Ultimately HA hopes to directly serve about a third of the students at each single-school site. But it also plans to provide some services to a wider group. At Kelly Miller, for example, it plans to offer high school placement help to all 8th graders. And it hopes the core group that is in the HA program will exert enough influence to affect the entire school culture.
While it’s too soon to know if that will happen, the program is already seeing greater coordination with the Kelly Miller faculty. Two teachers work as paid staff in the afterschool program. One of them also worked last summer at HA’s summer program and was able to help tweak its curriculum to better align with Kelly Miller’s. Other teachers from the school occasionally volunteer to sub.
Roboff says the program has tried to recruit teachers from its kids’ schools to work at its magnet sites but hasn’t had as much success as it has with the single-school model.
Advantages of partnership model
If you want to create a “seamless” extended day experience, you might think it would make sense to simply extend the school day using all of the school’s teachers, not just the ones who volunteer for the job. But, even aside from union contract considerations, there can be advantages to partnering with an outside organization. For one thing, at the end of a school day, teachers are likely to be tired. Bringing in fresh troops, including volunteers, can be an asset.
And kids seem to enjoy the change of format and, in most cases, personnel. Students in HA do spend time on academic subjects, but they also have opportunities to take dance, go outside and play basketball, and experiment with things like art and photography—activities that, with schools’ recent laser-like focus on reading and math, have often gone by the wayside during the regular school day. Even academics can be fun: the evening I visited Kelly Miller, the kids were preparing for a geography competition, and spirits were running high.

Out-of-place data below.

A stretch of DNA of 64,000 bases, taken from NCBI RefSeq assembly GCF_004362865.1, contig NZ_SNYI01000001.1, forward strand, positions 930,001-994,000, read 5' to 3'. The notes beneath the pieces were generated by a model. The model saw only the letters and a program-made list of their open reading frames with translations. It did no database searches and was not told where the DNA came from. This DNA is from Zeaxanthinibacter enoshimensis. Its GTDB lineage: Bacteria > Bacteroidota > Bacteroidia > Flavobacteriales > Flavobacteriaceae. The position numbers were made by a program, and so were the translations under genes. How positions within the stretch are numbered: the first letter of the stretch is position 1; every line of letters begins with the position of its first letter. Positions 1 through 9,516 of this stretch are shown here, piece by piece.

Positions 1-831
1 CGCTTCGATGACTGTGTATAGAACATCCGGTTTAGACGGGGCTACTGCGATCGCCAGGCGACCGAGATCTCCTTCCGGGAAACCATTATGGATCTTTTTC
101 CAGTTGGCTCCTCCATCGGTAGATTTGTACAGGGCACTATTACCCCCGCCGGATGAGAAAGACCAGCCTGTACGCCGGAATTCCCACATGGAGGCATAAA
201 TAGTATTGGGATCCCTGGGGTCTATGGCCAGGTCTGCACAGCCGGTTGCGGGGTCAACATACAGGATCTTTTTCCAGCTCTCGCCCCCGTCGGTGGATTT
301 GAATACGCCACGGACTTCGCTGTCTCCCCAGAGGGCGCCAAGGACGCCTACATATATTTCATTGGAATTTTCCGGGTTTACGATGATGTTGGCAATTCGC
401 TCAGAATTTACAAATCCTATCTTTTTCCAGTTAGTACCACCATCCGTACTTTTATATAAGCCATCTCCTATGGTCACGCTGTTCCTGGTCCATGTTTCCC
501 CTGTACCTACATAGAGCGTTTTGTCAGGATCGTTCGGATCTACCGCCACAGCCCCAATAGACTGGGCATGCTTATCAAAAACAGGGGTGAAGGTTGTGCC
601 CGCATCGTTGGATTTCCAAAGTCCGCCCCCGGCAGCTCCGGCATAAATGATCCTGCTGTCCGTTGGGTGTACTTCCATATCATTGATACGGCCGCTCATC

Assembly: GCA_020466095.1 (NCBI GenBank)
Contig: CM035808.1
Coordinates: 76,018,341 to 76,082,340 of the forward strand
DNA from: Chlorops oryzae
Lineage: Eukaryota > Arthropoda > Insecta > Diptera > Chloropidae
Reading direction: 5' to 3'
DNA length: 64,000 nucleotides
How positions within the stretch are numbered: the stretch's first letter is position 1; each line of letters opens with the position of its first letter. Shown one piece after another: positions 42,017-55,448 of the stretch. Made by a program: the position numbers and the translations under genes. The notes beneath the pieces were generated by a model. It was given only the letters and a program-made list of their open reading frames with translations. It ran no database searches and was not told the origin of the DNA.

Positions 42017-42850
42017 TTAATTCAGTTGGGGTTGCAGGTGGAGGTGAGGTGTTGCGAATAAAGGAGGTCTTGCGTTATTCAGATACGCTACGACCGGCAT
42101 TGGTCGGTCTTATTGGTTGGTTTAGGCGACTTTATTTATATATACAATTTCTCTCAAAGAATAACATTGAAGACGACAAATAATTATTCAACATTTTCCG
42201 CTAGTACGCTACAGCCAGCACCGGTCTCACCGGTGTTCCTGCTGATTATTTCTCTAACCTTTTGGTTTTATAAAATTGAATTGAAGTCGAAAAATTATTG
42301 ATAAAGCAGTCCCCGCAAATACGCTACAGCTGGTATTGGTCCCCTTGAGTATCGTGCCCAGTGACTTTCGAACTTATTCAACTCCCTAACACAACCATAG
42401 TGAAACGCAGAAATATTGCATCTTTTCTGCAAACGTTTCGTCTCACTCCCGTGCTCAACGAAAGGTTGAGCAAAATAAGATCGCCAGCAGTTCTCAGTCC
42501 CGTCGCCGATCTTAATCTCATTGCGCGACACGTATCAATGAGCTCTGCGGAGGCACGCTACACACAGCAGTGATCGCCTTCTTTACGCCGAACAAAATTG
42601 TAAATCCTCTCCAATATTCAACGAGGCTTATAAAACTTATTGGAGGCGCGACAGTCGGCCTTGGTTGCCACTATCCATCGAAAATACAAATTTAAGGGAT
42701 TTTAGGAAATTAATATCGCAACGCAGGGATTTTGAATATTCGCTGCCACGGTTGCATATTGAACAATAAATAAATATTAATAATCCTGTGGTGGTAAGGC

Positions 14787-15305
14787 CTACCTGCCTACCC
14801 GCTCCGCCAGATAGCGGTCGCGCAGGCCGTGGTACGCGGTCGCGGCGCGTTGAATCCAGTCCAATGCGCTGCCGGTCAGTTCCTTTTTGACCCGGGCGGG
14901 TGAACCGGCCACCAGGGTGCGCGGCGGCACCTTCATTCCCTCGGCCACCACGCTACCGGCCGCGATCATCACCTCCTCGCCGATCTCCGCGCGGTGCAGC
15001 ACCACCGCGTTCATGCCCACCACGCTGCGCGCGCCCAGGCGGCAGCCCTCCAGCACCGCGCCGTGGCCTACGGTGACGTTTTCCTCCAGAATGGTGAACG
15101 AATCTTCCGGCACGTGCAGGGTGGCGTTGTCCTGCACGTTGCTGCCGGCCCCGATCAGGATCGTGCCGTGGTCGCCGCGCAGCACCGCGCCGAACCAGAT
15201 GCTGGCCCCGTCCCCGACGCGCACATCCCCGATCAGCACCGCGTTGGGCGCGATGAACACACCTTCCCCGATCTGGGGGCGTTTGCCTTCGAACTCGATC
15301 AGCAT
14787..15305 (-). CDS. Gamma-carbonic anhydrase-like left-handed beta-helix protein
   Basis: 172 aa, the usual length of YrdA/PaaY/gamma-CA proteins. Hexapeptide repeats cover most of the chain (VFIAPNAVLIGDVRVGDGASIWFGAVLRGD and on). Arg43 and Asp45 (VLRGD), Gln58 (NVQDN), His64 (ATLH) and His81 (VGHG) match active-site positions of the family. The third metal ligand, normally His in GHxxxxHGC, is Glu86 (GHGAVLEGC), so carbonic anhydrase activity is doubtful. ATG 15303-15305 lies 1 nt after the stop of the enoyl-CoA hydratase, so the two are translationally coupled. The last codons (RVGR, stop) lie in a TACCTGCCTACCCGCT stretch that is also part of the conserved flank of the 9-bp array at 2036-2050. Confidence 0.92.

Can HA, or something like it, be the means to meeting Henderson’s goal of bringing the extended day concept to more schools? Certainly it would require some money: the cost per HA site is about $175,000 a year, with about three quarters of that amount coming from private funds.
In the future, HA plans to ask each single-site school to contribute about $25,000. The organization has been receiving $25,000 annually per single-site school in Baltimore, but in the future it hopes to raise the amount to about $60,000, to cover roughly a third of the cost.
But considering that the school-run DCPS extended day programs cost, on average, $300,000, that actually looks like a bargain. And with no discernible progress on the teachers’ union contract, the partnership model might be the best way to go.